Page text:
Are You Getting a Good Price On Your New Home?
How on Earth is the average John or Jane Q. Homebuyer supposed to know if they’re getting the right price on a home? Sure, a realtor can say you are, but how do you know they’re not just saying so for the sake of the sale? The key is to look at the cost per square foot and compare it with similar properties in the same area.
Unfortunately, there is no magic calculator to tell you exactly what a good price per square foot is. But there are a few tricks to help make sure you’re getting what’s best, and we can’t wait to talk about ‘em. You can also find an affordable home insurance policy within our trusted network.
How to Determine the Average Price Per Square Foot
Figuring out how much a home is worth per square foot depends on a number of factors (and a little bit of math, too). Everything from the type of home, to the location, to the size and even the current market plays an important role.
To find out if you’re getting a good deal, it’s important to fully understand the whole picture to get an accurate price pinpointed for your property. Real estate experts have four ways you can analyze the price per square foot on a home.
- Follow the 10% rule: This rule says that both the improvements and the square footage of the land must be within 10% of those of the subject property being evaluated.
- Understand improvement value: While it may seem like home improvements increase the price per square foot, most upgrades don’t add actual price per foot value to the home. The ones that matter are those that increase the square footage.
- Understand the “thirds”: Price per square foot values will group into thirds: top, middle, and bottom tier. “Specifically, the top-price price per square foot is limited to the properties in the best condition and best locations. The middle tier includes properties that are average for the area, i.e., the square footage, condition and lot size hover around the median values for the area. The bottom one-third includes properties where the condition, improvements and/or location are not comparable to the upper two-thirds.”
- Use marketing knowledge: Working with a local real estate agent can provide an in-depth knowledge of the market. The more you know about local home values the better, and the easier it will be to determine your price per square foot value.
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Examples of Price Per Square Foot by Home Type
To get an idea of what different prices per square foot look like between homes, we’re going to take a look at some properties in Nevada. Why Nevada? Well, because Nevada is currently experiencing a bit of a housing bubble, and according to Zillow, home values have gone up 11.2% over the past year and continue to rise.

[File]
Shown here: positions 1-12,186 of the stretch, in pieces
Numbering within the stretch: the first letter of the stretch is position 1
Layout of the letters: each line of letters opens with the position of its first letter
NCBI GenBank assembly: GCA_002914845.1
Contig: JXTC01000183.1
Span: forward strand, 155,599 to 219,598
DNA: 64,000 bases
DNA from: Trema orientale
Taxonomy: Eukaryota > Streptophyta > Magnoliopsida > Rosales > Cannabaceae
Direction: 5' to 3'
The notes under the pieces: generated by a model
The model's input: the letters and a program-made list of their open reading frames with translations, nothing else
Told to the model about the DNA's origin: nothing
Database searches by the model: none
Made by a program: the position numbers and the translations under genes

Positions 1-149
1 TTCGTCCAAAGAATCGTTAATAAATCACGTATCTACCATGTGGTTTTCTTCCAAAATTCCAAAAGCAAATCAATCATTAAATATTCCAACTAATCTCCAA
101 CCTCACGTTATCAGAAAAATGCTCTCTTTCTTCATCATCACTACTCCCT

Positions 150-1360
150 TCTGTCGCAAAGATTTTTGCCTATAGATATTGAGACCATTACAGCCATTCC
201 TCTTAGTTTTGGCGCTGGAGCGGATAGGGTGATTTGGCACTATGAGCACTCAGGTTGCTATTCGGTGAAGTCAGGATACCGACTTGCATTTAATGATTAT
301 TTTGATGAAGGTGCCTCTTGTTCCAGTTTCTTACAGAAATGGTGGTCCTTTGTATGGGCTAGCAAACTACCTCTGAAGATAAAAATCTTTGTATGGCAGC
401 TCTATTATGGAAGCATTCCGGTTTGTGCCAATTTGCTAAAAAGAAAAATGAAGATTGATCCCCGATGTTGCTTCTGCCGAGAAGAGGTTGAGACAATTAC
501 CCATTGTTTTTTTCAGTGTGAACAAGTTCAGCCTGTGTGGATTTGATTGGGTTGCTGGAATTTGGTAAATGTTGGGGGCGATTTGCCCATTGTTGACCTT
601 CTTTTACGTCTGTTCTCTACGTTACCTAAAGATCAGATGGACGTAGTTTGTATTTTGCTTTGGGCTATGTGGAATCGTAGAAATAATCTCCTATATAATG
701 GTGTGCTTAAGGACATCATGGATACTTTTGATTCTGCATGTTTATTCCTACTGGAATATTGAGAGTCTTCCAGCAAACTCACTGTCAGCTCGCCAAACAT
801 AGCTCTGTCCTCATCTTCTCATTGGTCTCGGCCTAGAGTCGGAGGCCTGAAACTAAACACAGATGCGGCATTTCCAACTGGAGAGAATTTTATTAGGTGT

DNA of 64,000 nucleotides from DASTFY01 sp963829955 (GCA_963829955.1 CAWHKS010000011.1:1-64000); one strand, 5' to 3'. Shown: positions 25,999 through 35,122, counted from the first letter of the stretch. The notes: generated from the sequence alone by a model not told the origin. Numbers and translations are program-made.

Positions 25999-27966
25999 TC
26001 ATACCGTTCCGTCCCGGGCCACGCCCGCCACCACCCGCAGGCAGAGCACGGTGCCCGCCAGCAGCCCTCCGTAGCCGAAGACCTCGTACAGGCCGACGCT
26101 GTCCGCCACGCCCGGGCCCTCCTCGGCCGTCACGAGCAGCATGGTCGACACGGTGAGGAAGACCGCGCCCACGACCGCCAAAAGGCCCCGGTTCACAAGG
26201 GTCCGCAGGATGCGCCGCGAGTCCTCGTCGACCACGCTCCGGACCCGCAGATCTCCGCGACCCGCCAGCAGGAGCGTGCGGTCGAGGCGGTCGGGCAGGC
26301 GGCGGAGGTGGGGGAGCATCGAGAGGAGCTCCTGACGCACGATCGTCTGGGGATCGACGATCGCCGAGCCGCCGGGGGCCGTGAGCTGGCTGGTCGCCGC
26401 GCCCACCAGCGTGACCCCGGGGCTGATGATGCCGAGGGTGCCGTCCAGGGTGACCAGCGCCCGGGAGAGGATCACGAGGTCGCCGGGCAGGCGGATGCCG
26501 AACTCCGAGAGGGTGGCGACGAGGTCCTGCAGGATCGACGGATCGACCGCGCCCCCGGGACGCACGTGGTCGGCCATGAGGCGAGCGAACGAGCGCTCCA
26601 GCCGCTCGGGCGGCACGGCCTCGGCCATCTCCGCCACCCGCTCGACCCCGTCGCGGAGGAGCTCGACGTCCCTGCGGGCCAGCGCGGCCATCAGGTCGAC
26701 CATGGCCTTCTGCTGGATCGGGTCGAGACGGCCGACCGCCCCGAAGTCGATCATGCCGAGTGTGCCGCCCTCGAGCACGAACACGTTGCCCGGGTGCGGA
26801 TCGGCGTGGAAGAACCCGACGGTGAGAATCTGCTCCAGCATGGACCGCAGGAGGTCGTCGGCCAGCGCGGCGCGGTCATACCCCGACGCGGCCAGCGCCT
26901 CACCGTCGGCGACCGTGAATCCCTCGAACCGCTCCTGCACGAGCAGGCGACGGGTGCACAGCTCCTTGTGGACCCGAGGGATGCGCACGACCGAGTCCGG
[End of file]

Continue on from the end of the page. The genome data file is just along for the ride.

Cost per square foot for a million-dollar home in Nevada
On average, a million-dollar home in Nevada has between 3,500 and 8,000 square feet of real estate. This puts the average price per square foot around $200 for homes ranging from $1,000,000 to $2,000,000.
Cost per square foot for a single-family home in Nevada
The average cost per square foot for a single-family home is about $150. Single-family homes whose prices range from $200,000 to $400,000 contain between 1,100 and 2,600 square feet of space.
Cost per square foot for a trailer home in Nevada
Trailer homes in Nevada ranging from 800 square feet to 2,000 square feet range in price from $30,000 to $115,000. The average price per square foot for a trailer home in Nevada is around $50.
How to Know If You’re Getting a Good Deal
If you’re buying a home, you want to know that you’re getting a good deal on the price per square foot. According to Zillow and HomeAdvisor, the median price per square foot for housing in the US is $150.
This is a good base if you’re shopping for or building a home, but everyone’s home-buying needs are different, so how do you tell if you’re actually getting a good deal on your home?
- Know the average price per square foot in the area: Search homes for sale and punch some numbers into your calculator to find out the average prices per square foot of homes in the area where you’re looking.
- Work with your realtor: A good realtor should be well-versed in home prices and whether a home is listed for a good price.
- Look at the history of the home: Sites like Zillow will tell you how much a house has sold for in the past so you can compare prices.
Ensuring that you don’t get the short end of the stick when purchasing a house is a matter of crunching the numbers. Fortunately, professionals and the Internet can help you do just that, so you can get the best bang for your housing budget buck, especially when it comes to an affordable home insurance policy.
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